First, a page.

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Sickle Cell Trait Confounds Blood Sugar Readings

By Labmedica International staff writers
Posted on 23 Feb 2017
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Image: The G8 HPLC analyzer for HbA1c measurement (Photo courtesy of Tosoh Bioscience).
Image: The G8 HPLC analyzer for HbA1c measurement (Photo courtesy of Tosoh Bioscience).
Sickle cell trait (SCT) is a genetic hemoglobin variant found in 8% to 10% of African-Americans and it occurs in people with one copy of the mutation because if they had two copies, that would result in sickle cell disease.

Hemoglobin A1c (HbA1c) is a common blood biomarker used to measure blood sugar over time, but it may not perform as accurately among African-Americans with sickle cell trait and could be leading to a systemic underestimation of blood sugar control among that population.

A team of scientists led by those at the Brown University School of Public Health performed a retrospective cohort study on data from two studies and the analytic sample included 4,620 participants (mean age, 52.3 ±11.8 years; 2,835 women (61.3%); 367 (7.9%) with SCT) with 9,062 concurrent measures of fasting glucose and HbA1c. Analysis of the primary outcome was conducted using generalized estimating equations (GEE) to examine the association of SCT with HbA1c levels, controlling for fasting or 2-hour glucose measures.

Among all the patients included in the analysis, HbA1c readings came from either of two widely used, clinically accepted assays made by Tosoh Bioscience Inc. that rely on a process called high-performance liquid chromatography. In addition to those measures, the scientists also compared fasting and two-hour blood glucose and statistically controlled for demographic and medical factors, such as gender, age, body-mass index and whether diabetes had already been diagnosed and whether it was being treated.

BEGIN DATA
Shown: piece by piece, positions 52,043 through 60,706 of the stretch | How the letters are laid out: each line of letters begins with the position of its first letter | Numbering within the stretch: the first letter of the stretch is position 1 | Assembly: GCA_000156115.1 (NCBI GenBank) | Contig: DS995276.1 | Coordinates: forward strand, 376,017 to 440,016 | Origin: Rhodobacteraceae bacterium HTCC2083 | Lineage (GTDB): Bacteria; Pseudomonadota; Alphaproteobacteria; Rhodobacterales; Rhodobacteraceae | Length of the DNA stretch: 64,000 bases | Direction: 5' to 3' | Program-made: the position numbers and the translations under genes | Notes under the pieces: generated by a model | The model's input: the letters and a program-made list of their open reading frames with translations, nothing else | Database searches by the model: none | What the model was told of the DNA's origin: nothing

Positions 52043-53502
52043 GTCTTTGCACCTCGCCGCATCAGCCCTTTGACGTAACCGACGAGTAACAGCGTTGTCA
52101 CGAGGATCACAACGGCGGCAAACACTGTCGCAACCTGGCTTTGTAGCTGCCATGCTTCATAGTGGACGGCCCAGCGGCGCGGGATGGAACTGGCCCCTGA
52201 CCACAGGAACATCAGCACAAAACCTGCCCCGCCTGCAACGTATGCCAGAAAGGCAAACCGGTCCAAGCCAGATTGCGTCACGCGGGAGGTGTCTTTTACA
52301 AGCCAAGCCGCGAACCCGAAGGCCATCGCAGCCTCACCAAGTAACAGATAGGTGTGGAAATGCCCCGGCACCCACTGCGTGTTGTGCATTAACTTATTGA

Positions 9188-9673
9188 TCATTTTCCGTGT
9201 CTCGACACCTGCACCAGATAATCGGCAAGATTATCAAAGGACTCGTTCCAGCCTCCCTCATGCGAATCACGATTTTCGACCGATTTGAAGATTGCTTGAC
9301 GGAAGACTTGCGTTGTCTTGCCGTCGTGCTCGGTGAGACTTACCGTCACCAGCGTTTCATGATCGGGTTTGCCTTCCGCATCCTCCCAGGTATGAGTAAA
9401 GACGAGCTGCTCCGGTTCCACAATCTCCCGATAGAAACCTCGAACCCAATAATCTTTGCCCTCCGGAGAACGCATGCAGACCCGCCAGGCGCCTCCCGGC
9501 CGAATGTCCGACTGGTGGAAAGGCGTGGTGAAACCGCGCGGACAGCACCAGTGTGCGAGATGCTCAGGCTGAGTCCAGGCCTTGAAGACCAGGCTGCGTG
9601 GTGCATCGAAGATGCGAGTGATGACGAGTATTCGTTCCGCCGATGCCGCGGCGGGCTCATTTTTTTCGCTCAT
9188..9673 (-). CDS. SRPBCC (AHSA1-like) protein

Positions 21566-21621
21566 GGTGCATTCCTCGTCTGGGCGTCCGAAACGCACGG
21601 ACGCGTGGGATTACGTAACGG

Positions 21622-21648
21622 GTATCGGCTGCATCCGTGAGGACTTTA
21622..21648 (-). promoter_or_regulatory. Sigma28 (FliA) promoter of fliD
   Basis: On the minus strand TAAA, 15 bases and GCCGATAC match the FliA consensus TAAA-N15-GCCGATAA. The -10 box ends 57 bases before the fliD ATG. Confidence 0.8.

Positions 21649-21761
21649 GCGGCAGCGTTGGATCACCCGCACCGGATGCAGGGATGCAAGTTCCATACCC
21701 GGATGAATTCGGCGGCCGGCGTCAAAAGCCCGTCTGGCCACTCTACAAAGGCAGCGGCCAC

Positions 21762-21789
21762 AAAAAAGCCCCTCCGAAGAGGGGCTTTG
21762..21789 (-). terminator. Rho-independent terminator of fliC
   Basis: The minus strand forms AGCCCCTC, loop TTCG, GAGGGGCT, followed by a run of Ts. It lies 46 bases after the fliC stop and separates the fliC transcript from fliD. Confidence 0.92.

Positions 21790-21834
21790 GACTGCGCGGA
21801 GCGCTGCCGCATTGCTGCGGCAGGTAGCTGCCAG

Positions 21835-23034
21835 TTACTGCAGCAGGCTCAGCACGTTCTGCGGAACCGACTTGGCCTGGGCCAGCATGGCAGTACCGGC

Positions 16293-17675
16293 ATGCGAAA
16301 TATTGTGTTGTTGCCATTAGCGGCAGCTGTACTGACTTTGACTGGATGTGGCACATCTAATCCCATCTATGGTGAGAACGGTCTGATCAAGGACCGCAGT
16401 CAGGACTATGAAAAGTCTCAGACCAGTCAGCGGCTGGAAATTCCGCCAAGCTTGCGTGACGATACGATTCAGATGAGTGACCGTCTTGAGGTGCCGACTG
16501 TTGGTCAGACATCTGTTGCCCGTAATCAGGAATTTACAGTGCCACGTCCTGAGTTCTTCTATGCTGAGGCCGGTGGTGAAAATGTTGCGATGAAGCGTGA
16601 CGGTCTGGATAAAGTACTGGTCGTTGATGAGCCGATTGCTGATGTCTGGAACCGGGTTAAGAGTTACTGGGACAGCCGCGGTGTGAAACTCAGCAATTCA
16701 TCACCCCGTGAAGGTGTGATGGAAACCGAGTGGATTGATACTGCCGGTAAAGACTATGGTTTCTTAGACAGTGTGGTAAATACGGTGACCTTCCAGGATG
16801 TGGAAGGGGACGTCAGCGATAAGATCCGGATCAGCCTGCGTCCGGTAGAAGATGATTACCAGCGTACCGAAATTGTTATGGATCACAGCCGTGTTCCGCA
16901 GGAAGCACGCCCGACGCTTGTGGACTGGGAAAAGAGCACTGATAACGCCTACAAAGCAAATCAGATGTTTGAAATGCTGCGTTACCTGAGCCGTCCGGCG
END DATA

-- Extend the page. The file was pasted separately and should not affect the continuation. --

The team found that using standard clinical HbA1c cutoffs resulted in identifying 40% fewer potential cases of prediabetes and 48% fewer potential cases of diabetes in people with SCT than in people without SCT. Meanwhile, when the scientists used other blood glucose measures as the diagnostic criteria, they found no significant difference in the likelihood of diabetes and prediabetes among patients with or without SCT. Current diagnostic thresholds for HbA1C are greater than 5.7% for prediabetes and greater than 6.5% for diabetes.

The authors of the study therefore recommend that practitioners following African-American patients whose HbA1c levels are within 0.3 percentage points of a diagnostic cutoff also consider using additional blood glucose measures. Gregory A.Wellenius, ScD, an associate professor of epidemiology and co-author of the study said, “The strengths of the study are that it's the largest sample size ever used, it's across two different studies with somewhat different populations, and it's a more thorough evaluation than prior studies.” The study was published on February 7, 2017, in the Journal of the American Medical Association (JAMA).

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